Last Updated on September 11, 2022
Being born in the early 2000s and primarily a console gamer meant that I had just missed out on the point-and-click adventure games of the 90s. The closest I had gotten to that was Ace Attorney or Professor Layton, despite using more modern interpretations of the genre. In the last decade the industry has witnessed many indie developers revive the retro aesthetic of gaming.
The Dark Prophecy is one of those games, however, it’s the first traditional point-and-click game I have played on a modern console. You play as Jacob, a peasant boy from a medieval village, tasked with sending an important message to Merlin the wizard. Along the way, you’re faced with obstacles and mysteries to uncover using items and clues from NPCs. Start Warp, creators of 2.5D first-person shooter Demon Blast, captured the classic pixel-art style with vibrant background work that reminded me of Stardew Valley.
The sprite work was simple and charming, with animations that were easy on the eyes to allow you to concentrate on the adventure ahead. Initially launching on PC, it seemed well-suited to the style of gameplay, being able to move around efficiently with a mouse. However, on Nintendo Switch, you use the left joystick and ‘A’ to move the cursor to select specific locations to move to. This makes backtracking for further clues fairly tedious. Although, I did like the fact that you can change the function of the cursor to look at, talk to, or use whatever (or whoever) you’re pointing to.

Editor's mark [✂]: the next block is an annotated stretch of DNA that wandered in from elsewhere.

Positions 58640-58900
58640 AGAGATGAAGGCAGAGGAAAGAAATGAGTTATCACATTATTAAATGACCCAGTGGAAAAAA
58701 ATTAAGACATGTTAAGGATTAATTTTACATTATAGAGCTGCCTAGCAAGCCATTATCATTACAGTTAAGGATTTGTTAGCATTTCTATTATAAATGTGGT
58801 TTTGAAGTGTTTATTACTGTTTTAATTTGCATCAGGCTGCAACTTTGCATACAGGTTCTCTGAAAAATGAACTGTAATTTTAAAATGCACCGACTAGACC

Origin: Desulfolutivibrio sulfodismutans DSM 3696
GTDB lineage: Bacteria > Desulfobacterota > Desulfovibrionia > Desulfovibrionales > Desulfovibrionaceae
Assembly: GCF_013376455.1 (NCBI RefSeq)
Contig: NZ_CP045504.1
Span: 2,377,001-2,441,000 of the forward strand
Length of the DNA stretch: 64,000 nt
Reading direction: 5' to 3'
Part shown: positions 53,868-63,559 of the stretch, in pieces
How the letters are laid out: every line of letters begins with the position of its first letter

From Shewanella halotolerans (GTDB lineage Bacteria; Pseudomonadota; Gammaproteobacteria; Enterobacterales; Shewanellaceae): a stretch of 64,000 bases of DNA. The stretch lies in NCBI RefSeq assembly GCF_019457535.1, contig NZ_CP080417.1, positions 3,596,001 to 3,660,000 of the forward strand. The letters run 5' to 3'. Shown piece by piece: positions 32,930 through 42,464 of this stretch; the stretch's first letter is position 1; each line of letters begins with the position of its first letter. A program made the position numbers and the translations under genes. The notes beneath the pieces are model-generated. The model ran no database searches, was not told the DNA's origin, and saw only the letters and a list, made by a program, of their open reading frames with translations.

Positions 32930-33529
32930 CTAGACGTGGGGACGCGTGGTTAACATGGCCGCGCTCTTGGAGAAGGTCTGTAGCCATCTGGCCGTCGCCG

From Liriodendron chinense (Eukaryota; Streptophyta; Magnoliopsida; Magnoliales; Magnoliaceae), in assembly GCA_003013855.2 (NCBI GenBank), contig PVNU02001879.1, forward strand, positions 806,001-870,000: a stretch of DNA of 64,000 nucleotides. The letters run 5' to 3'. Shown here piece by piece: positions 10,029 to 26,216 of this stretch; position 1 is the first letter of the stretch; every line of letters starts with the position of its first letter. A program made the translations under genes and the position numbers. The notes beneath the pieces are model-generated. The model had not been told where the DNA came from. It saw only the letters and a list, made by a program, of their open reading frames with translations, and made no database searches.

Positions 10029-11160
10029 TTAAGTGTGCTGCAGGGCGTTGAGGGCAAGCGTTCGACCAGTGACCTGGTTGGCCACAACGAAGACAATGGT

You can pick up items and use them for crafting later on, or to overcome the next obstacle. It reminded me of the ongoing trading mechanic from the Zelda series. The game encourages you to leave no stone unturned, and explore everything to its fullest in order to move forward. I appreciate when a video game makes its environments highly interactive. This is probably the shortest adventure game I have ever played, taking me about 2-3 hours (or less if you know what you need to do) to complete the entire game. I recommend playing this if you need a break from those 100-hour long RPGs.
Unfortunately, there were some unpolished aspects of the Switch version. However, these were minor nitpicks that didn’t hinder my overall enjoyment of the game. For the most part, the music did a great job of setting an atmospheric mood of a medieval fantasy adventure, particularly during the intro and when you visit the Witch’s House. Strangely though, the longer I played for, the music started to overlap on itself as if you have multiple YouTube tabs playing at once. Luckily it did resolve back to its original state, but did cause some mild confusion at first. Furthermore, some spelling and grammar errors were scattered throughout the dialogue and cursor selection. Nevertheless, it was still easy to understand what was going on. The best part about this game was an unexpected plot twist which caught me off-guard but proved oddly hilarious.
In conclusion, The Dark Prophecy pays a great homage to the 90s point-and-click adventure genre. It packs mystery, magic and wholesome humour into one bite-sized quest!
The Dark Prophecy launches on Nintendo Switch, PS4, PS5, Xbox One and Xbox Series X/S on 16th September 2022. It’s also currently available on Steam for £7.19.
I am a media and pop culture enthusiast and love Nintendo and indie games, particularly Zelda and Stardew Valley. When I’m not gaming you’ll find me writing, creating fanart, and playing music covers of my favourite games!